Golf Clubs can open as of May 1st and the Governor’s approval was subject to compliance with the Industry Guidance issued by the State Agency of Economic and Community Development.
- Do not come to the Club if you are feeling ill, have any of the symptoms associated with COVID-19, or have been exposed to a person who is displaying those symptoms
- Throughout your time on Club grounds, you must maintain a distance of at least 6 feet from others, and you should not share or touch another player’s golf balls, clubs or other equipment
- All players must make a tee time in advance, either on-line or by phone. Do not come to the course without a tee time. Tee times will be set 15 minutes apart
- No guests allowed
- No public play is permitted
- Please arrive at the course no earlier than, or stay in your cars until, 10 minutes prior to your tee time
- The Clubhouse, cart barn and golf shop will be closed. This means the Clubhouse rest rooms, club storage and locker rooms will not be available. Please plan accordingly
- No paper scorecards or pencils will be available. We suggest you keep your score using your phone, your own pad and pencil, or use a printable version
- Players may carry their own bag or push their own cart. Rental push carts will not be available
- For the time being, no motorized carts will be available
- All public restrooms will be closed during this first phase.
- Please leave the Club grounds immediately after completing your round
- All practice facilities, including the practice putting green, will be closed
- Flagsticks must remain in the hole at all times and must not be touched
- Sections of pool noodles will be inserted in the holes in order to allow players to retrieve their balls without touching the flagstick or the cup
- All bunker rakes will be removed. Please smooth out the bunker surface using your feet. Preferred lies in bunkers will be permitted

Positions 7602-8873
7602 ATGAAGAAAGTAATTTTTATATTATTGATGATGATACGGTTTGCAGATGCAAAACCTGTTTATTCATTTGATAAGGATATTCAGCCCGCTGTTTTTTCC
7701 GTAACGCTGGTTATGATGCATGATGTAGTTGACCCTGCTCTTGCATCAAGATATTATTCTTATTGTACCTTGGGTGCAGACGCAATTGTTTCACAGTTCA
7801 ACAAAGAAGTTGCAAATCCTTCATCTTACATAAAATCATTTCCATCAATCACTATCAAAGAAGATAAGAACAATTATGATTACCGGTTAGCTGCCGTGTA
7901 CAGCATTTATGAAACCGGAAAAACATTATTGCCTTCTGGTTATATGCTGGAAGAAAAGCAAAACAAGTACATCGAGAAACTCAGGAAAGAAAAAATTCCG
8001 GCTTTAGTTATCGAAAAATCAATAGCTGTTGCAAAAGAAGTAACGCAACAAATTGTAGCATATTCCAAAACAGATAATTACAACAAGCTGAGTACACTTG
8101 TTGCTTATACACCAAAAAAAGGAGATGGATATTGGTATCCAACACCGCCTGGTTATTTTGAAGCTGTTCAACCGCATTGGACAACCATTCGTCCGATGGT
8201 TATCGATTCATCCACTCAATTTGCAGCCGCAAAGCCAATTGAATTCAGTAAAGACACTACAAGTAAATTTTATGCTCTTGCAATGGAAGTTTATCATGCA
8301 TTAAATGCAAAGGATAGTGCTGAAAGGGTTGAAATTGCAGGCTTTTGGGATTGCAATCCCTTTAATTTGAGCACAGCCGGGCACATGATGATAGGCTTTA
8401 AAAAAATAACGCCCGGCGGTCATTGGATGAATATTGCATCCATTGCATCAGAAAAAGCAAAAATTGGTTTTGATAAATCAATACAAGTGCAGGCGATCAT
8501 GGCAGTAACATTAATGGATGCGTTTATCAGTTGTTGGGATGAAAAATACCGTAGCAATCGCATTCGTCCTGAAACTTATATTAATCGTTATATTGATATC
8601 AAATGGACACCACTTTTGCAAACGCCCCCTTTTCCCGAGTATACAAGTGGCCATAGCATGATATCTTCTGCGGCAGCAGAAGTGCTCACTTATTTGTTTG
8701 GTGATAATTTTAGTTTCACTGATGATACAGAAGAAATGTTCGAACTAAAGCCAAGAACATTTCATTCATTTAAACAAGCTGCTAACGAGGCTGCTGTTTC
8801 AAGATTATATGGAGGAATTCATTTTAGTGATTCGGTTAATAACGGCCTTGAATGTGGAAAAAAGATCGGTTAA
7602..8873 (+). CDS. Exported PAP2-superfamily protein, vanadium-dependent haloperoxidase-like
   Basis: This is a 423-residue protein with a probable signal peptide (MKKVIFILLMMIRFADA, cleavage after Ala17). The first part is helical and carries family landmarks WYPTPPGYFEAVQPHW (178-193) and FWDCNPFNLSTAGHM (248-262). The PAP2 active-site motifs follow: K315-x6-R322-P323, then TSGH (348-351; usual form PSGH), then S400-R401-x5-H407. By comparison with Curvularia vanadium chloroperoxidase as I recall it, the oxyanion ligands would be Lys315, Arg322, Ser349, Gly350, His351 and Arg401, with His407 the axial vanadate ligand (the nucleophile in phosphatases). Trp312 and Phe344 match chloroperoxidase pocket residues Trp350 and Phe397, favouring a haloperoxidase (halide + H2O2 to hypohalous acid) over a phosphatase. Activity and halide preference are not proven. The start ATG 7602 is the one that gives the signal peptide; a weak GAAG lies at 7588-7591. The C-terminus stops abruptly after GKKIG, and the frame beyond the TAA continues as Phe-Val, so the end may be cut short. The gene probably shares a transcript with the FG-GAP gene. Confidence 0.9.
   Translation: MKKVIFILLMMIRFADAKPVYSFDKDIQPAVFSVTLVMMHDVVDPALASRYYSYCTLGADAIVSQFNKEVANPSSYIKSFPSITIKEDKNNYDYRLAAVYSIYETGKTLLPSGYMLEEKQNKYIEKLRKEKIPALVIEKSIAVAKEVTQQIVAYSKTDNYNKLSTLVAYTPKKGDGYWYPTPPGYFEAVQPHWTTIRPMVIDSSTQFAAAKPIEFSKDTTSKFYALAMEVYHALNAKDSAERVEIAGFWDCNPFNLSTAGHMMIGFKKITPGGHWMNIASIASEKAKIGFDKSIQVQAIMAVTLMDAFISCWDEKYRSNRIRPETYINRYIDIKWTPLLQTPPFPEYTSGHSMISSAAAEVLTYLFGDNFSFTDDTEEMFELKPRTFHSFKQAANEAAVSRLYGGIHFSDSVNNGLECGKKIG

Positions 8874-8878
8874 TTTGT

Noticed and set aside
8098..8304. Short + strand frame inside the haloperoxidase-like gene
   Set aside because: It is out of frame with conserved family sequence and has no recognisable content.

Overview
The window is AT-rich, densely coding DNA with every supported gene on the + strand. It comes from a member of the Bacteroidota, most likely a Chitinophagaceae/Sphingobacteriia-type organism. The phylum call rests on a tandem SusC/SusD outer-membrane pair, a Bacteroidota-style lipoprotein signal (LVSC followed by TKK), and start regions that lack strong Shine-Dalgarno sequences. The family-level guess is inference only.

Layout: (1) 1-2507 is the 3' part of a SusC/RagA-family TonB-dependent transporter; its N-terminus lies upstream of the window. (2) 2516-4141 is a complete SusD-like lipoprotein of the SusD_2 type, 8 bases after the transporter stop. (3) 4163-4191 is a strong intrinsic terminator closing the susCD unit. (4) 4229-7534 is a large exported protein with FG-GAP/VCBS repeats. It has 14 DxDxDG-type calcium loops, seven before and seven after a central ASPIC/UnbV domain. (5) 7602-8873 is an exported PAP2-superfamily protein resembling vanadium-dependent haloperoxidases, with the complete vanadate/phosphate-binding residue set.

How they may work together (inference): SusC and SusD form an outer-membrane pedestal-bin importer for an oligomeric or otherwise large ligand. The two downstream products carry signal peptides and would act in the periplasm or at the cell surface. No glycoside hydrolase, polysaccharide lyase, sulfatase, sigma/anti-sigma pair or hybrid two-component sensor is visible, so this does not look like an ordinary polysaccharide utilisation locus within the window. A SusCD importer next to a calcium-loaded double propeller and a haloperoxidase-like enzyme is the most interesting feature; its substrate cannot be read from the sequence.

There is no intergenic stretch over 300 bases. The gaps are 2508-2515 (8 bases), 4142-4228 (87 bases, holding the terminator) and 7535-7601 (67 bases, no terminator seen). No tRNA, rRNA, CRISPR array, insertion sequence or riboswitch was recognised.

- No water coolers/fountains, ball washers, divot mix containers, benches, trash containers or broken tee caddies and ball washers will be available
- Food and Beverage Facilities are closed
Maine Boatyards and Marinas
Marinas can open and the Governor’s approval was subject to compliance with the Industry Guidance (updated as of May 5) issued by the State Agency of Economic and Community Development.
Let customers know your level of access, policies, rules, schedule, and what to expect if they ask to come to your facility. Send emails, post signage, put notifications on social media. Let your local law enforcement, municipality, and/or harbormaster know if you have essential designation from the state. Let them know how you are operating and what activity is (or is not) going on at your location. Remember to communicate with subcontractors too and ask them what safety measures they are taking.
Please remind them that the Governor’s Order still requires them to self-quarantine for 14 days (on board their boat or perhaps at their cottage). It might be helpful to have a list available of local stores or restaurants who are willing to deliver supplies and/or food to them. It would be up to the facility to determine if they can safely move around the facility and if those people should have access to restrooms, pumpouts, fuel, etc.
Make sure sales are online or curbside with electronic payment.
You know your facility better than anyone else. Use common sense to try to control customer access to limit the number of people at the facility at any one time. Require appointments. Put up signage to potentially stop public access by people walking near docks or driving in just to look around. You may want to try to keep a log of who is at your facility each day (employees, deliveries, clients, contractors) in case you are asked to help with virus contact tracing. Some CT boatyards have hired off-duty police officers for security to make sure people are not congregating on docks after hours. Consider limiting customers to only using the head on their boats. This summer consider limiting launch service to one boat crew at a time or offering no launch service at all.